Wed, Jun 14, 2017 - Page 13 News List

A new study says being overweight, not just obese, kills millions a year

Described as a ‘growing and disturbing global health crisis,’ more than two billion adults and children suffer from weight-related health problems

By Sarah Boseley  /  The Guardian

Two women walk at a fair in Gaithersburg, Maryland. The number of obese people has more than doubled in 73 countries since 1980 and has continued to rise in other countries, leading to a large increase in related diseases.

Photo: AFP

Being overweight — even without being obese — is killing millions of people around the world, according to the most extensive and authoritative study of the global impact ever carried out.

More than two billion adults and children are suffering from health problems in the world because of their weight, says a team of 2,300 experts led by the Institute for Health Metrics and Evaluation (IMHE), based at the University of Washington in Seattle.

In 2015, nearly four million people died from disease related to their weight, most commonly from heart disease. But only 60 percent were technically

obese, which is defined as a body mass index over 30. The other 40 percent, or 1.6 million people, were overweight but not obese.

The authors of the paper, published in the New England Journal of Medicine, describe “a growing and disturbing global public health crisis.”

The study has figures for 195 countries, using data from 1980 to 2015.

In the UK, nearly a quarter of the adult population — 24.2 percent or 12 million people — is considered obese. One million British children are obese — amounting to 7.5 percent of all children in the UK.

The numbers for those who are overweight are much higher. Public Health England says that nearly two-thirds of the adult population — 63 percent — were overweight or obese in 2015. A fifth of children starting primary school aged four to five, and a third leaving it at age 10 to 11, are overweight or obese.

The study’s experts say too many people assume that they will be fine unless they actually tip into obesity. That’s not so, says professor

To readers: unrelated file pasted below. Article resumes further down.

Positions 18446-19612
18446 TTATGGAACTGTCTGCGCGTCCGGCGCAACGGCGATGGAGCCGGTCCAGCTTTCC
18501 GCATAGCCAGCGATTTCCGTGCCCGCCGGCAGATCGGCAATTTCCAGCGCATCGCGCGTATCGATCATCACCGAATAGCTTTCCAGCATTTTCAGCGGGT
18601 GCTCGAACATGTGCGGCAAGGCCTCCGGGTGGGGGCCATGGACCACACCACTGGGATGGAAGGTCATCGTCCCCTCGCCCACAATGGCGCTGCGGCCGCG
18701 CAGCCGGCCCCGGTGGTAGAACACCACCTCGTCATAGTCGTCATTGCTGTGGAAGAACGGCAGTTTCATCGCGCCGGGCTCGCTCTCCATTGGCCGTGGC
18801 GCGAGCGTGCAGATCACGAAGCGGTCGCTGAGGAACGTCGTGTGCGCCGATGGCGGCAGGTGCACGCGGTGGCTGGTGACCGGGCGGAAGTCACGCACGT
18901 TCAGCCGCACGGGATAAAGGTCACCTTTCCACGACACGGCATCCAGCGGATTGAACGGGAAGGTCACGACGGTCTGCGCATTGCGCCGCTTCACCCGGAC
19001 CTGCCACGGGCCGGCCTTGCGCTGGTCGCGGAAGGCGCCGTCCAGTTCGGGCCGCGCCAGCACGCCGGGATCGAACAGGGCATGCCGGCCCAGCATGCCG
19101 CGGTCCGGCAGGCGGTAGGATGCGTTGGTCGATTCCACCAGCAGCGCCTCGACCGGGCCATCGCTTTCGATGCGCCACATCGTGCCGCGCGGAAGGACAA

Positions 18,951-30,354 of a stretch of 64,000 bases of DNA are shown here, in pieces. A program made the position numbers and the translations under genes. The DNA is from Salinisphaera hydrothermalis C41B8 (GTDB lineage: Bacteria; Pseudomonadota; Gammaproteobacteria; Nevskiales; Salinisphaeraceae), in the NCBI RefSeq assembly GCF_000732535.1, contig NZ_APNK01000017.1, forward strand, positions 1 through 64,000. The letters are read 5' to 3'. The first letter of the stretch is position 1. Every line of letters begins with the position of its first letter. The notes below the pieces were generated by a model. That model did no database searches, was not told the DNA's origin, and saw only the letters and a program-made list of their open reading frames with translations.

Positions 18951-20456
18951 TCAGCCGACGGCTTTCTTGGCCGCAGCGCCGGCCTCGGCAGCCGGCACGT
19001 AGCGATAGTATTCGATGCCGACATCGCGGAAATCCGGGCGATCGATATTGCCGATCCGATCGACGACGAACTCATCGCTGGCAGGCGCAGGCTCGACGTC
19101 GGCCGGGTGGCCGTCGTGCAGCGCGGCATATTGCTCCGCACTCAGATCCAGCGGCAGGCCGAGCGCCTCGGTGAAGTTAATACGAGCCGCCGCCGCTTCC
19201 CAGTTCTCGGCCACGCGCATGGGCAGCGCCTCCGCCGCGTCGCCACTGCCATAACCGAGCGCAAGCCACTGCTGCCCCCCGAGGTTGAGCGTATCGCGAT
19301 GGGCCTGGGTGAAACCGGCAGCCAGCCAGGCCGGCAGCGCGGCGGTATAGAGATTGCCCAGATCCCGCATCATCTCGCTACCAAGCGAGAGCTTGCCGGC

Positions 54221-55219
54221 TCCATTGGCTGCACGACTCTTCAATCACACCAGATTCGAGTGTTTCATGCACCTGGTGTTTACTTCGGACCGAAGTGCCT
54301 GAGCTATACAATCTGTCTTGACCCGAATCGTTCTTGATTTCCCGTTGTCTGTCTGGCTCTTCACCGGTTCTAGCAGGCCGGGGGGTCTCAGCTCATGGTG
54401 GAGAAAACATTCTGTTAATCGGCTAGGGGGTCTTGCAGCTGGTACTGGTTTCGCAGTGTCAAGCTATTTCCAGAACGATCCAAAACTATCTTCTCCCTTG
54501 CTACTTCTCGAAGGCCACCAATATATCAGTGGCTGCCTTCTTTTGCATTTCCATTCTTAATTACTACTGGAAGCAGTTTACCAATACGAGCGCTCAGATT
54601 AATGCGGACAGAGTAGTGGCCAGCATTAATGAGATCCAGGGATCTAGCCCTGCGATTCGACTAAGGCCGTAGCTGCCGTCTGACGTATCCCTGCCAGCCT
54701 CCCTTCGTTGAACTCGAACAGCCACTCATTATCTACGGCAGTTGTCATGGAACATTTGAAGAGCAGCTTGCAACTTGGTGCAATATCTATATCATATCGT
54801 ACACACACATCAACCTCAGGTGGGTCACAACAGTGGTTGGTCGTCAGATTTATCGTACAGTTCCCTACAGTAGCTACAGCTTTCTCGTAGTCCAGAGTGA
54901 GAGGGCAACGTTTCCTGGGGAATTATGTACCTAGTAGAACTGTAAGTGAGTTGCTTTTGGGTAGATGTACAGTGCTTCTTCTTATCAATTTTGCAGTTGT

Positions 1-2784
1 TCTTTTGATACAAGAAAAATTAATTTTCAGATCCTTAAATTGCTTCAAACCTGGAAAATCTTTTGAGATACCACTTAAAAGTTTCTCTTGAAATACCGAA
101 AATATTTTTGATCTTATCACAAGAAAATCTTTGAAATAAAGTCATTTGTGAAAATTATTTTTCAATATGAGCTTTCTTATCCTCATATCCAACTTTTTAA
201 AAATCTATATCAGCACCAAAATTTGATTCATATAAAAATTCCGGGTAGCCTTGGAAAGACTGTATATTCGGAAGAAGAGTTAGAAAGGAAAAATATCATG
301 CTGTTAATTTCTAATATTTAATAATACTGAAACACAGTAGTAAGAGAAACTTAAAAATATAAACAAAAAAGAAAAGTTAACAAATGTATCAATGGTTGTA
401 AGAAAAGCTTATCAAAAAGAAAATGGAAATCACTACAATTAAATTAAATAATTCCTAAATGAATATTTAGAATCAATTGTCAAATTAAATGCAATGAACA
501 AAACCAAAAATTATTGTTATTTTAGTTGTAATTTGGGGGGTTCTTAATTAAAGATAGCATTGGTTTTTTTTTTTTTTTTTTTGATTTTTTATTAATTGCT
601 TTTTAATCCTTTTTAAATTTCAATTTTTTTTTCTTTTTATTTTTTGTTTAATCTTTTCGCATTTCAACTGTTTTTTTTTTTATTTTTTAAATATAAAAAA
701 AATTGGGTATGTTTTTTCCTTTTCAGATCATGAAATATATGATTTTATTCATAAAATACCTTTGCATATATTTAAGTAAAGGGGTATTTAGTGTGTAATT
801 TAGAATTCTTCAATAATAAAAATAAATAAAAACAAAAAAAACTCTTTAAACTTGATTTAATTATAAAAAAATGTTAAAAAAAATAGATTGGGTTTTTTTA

Azeem Majeed from Imperial College London, one of the study’s authors.

“The risk of death and diseases increases as your weight increases,” he said. “People who are overweight are at high risk of mortality and other diseases [beyond obesity itself].”

Body mass index is the most common measure of obesity and is a ratio between weight and height. It is imperfect on an individual basis, because it does not allow for muscle as opposed to fat, but it can give an accurate assessment of population risk. BMI of 25 to 29 is considered to be overweight, while over 30 is obese.

“People often assume you need to be really fat to be at risk,” said Majeed. “But once you hit a BMI of 25, your risk of diabetes, heart disease and cancer all begin to increase.”


Obesity has doubled since 1980 in more than 70 countries and has steadily risen in most of the others. Although the prevalence of obesity among children has been lower than among adults, the rate of increase in childhood obesity in many countries was greater than that of adults.

Among the 20 most populous countries, the highest level of obesity among children and young adults was in the US, at nearly 13 percent. Adult obesity was highest in Egypt, at about 35 percent.

The lowest obesity rates were in Bangladesh and Vietnam, where they were just 1 percent. China, with 15.3 million, and India, with 14.4 million, had the highest numbers of obese children. The US, with 79.4 million, and China, with 57.3 million, had the highest numbers of obese adults in 2015.

“People who shrug off weight gain do so at their own risk — risk of cardiovascular disease, diabetes, cancer, and other life-threatening conditions,” said Christopher Murray, an author on the study and director of IMHE.

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